Scientists complete conservation 'atlas of life' – University of Oxford

An international team of scientists have completed the ‘atlas of life’ - the first global review and map of every vertebrate on Earth.

Led by researchers at the University of Oxford and Tel Aviv University, the 39 scientists have produced a catalogue and atlas of the world’s reptiles. By linking this atlas with existing maps for birds, mammals and amphibians, the team have found many new areas where conservation action is vital.

In order to best protect wildlife, it’s important to know where species live, so the right action can be taken and scarce funding allocated in the right places. With this in mind, an international group of researchers have produced detailed maps highlighting the whereabouts of all known land-living species of vertebrate on Earth.

Maps showing the habitats of almost all birds, mammals and amphibians have been completed since 2006, but it was widely thought that many reptile species were too poorly known to be mapped.

Map of all land vertebrates (University of Oxford)

Map of all land vertebrates (University of Oxford)

In research featured in Nature Ecology & Evolution, scientists from the University of Oxford School of Geography and Environment worked in close collaboration with colleagues from of Tel Aviv University and 30 other institutions to produce the new reptile atlas, which covers more than 10,000 species of snakes, lizards and turtles/tortoises. The data completes the world map of 31,000 species of humanity’s closest relatives, including around 5000 mammals, 10,000 birds and 6000 frogs and salamanders.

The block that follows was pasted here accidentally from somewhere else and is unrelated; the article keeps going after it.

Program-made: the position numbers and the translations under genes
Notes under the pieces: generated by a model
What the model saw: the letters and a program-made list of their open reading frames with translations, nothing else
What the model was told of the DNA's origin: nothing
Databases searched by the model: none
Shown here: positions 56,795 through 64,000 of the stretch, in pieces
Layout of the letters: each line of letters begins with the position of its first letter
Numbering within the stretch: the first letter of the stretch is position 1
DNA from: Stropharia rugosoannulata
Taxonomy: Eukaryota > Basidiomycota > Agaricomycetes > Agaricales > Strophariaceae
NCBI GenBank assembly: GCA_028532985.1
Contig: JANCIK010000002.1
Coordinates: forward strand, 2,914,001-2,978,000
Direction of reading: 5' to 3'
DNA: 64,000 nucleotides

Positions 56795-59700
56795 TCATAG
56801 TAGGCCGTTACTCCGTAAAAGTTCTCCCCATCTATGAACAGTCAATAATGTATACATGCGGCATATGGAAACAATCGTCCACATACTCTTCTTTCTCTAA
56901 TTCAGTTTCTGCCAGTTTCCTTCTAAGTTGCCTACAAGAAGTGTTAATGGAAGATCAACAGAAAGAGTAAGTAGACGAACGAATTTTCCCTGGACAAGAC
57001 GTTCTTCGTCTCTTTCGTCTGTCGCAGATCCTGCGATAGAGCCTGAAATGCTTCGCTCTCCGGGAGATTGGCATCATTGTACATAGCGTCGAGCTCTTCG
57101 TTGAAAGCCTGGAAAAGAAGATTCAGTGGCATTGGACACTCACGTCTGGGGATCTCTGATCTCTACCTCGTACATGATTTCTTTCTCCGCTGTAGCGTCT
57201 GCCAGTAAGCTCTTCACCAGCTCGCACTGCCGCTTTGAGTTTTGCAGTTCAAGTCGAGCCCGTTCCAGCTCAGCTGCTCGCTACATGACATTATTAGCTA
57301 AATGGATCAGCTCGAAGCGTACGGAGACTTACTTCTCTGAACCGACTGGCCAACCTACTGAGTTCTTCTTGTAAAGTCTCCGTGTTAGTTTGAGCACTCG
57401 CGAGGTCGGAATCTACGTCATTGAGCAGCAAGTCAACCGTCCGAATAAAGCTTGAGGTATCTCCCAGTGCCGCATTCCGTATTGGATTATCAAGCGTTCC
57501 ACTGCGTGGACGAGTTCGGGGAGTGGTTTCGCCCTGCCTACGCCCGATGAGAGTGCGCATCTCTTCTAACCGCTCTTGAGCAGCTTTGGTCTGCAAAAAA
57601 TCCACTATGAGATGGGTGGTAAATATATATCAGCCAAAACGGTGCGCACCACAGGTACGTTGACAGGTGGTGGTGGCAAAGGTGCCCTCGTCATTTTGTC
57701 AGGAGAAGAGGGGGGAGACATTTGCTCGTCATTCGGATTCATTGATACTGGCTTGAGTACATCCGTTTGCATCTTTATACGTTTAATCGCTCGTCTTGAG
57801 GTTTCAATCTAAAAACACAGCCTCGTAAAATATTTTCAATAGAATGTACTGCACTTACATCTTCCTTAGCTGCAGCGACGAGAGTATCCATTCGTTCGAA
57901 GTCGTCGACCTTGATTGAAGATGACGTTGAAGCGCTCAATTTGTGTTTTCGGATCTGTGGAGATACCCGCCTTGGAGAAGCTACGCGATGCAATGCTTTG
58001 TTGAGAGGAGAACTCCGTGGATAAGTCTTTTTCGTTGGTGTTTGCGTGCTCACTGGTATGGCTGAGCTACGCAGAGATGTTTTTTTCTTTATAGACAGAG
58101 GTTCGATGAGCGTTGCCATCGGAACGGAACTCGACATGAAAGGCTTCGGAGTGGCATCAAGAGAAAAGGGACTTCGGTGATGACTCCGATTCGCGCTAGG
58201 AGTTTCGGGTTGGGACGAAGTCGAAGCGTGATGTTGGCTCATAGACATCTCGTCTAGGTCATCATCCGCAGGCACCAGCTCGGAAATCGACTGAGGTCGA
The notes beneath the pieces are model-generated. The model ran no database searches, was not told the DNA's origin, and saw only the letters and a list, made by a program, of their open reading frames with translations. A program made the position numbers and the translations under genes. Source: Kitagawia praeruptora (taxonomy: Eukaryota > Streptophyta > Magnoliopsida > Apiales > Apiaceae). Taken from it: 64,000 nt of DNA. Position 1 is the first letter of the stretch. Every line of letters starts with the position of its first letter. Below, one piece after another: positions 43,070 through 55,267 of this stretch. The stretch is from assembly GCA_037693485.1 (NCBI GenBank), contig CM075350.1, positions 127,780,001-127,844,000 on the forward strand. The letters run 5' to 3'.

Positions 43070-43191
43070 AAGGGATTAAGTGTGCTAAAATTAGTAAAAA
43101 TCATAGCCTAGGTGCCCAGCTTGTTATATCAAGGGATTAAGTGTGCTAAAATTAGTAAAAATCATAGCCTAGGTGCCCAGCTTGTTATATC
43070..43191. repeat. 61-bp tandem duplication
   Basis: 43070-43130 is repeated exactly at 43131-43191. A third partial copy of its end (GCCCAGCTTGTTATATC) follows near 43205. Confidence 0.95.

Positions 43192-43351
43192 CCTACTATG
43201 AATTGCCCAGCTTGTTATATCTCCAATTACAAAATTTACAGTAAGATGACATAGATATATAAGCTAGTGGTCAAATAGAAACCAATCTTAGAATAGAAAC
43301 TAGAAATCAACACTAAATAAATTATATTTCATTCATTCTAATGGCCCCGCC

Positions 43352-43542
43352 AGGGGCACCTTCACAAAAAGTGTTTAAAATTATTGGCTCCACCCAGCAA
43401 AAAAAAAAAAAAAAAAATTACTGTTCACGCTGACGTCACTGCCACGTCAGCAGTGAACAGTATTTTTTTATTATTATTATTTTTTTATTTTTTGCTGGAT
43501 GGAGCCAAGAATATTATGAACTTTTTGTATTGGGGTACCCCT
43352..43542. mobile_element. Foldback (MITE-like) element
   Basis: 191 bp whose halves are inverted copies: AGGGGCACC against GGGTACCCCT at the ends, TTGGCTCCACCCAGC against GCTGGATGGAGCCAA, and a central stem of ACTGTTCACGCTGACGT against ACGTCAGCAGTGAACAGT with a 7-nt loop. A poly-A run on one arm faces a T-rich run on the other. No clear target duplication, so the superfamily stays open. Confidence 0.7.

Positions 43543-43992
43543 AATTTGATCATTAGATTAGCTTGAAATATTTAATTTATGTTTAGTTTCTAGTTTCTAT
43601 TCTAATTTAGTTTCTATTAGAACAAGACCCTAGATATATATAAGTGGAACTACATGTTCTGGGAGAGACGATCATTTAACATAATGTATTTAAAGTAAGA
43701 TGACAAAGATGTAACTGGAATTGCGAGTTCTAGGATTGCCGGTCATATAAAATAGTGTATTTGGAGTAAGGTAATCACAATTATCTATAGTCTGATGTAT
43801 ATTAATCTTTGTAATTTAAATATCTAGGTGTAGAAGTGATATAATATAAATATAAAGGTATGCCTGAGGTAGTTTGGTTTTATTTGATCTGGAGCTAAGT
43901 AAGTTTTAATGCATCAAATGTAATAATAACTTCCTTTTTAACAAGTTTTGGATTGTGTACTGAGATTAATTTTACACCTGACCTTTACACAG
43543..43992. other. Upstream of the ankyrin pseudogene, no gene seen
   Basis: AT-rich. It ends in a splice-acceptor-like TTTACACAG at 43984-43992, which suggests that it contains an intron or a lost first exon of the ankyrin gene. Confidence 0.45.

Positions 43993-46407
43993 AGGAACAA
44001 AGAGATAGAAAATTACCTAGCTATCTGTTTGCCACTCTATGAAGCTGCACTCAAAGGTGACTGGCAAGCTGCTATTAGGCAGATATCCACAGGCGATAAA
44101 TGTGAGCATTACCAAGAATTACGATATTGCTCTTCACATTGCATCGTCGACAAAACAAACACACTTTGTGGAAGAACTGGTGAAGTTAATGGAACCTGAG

The map has revealed unexpected trends and regions of biodiversity fragility. They include the Arabian Peninsula and the Levant, inland arid southern Africa, the Asian steppes, the central Australian deserts; the Brazilian caatinga scrubland, and the high southern Andes.


Birds reveal importance of good neighbours for health and ageing – University of East Anglia

Birds who live next door to family members or to other birds they know well are physically healthier and age more slowly, according to new research from the University of East Anglia (UEA).

The research, conducted in collaboration with colleagues at the universities of Leeds (UK) and Groningen (the Netherlands), is published today (Tuesday 10 Oct) in the Proceedings of the National Academy of Sciences (PNAS).

Much like humans, many wild animals ‘own’ a private piece of land, or territory, that they rigorously defend against intruders. Having good neighbours that respect the territory boundaries means less work and stress for territory owners – but are some neighbours better than others? Good neighbours come in two varieties. Firstly, when neighbours are extended family members, they share genes and therefore refrain from fighting over space or intruding into each other’s territories. Second, if neighbours know each other well, they should keep the peace and cooperate with each other in order to prevent new neighbours, with whom they must resettle all the rules regarding territory boundaries, from moving into the neighbourhood.